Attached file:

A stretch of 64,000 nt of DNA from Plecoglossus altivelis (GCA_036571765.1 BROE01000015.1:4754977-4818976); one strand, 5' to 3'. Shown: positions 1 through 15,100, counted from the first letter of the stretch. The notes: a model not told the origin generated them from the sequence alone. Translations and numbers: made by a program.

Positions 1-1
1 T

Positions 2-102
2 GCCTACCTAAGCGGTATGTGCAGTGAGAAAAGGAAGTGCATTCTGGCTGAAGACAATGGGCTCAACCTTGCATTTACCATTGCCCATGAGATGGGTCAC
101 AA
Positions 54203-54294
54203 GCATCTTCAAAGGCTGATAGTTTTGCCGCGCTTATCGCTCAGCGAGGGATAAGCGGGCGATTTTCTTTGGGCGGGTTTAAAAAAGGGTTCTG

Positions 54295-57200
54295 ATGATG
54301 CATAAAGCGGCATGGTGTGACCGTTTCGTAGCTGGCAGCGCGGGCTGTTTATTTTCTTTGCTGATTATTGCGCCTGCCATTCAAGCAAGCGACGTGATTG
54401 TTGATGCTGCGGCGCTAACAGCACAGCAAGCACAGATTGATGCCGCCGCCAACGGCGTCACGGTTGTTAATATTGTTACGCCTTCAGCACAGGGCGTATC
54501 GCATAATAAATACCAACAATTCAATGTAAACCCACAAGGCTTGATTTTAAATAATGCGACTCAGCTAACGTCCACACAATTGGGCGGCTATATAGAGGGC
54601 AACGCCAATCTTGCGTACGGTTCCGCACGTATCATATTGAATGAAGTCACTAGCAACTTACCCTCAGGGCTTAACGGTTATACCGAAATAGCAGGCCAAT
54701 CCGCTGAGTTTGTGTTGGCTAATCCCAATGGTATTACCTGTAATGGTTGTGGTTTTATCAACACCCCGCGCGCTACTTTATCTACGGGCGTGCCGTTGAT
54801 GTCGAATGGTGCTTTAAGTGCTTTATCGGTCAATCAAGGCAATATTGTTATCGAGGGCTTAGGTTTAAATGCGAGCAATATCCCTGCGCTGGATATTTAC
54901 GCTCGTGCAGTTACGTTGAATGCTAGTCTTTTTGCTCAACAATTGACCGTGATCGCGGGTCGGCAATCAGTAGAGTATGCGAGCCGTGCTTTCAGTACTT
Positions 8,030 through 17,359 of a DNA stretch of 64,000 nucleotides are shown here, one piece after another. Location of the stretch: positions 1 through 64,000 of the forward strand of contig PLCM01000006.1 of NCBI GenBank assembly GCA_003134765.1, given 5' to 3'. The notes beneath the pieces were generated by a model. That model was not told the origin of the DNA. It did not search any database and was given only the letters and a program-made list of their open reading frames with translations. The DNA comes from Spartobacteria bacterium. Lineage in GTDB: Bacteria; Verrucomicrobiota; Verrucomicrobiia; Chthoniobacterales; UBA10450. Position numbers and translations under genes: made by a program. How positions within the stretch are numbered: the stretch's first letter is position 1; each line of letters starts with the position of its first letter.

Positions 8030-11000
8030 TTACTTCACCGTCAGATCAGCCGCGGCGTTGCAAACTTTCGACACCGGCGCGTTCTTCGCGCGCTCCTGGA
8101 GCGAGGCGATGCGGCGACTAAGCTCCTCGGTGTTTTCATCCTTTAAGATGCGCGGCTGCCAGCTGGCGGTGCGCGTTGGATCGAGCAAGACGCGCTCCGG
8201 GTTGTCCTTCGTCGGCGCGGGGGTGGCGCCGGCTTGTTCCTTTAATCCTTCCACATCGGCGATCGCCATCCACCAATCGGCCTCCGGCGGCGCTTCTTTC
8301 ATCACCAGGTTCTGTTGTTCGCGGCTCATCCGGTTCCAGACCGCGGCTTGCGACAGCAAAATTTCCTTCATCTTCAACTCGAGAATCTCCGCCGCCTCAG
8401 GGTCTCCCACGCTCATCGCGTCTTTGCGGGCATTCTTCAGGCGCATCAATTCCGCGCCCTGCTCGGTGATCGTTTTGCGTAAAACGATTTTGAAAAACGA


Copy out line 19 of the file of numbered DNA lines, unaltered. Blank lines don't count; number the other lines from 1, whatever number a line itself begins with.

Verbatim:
Positions 8030-11000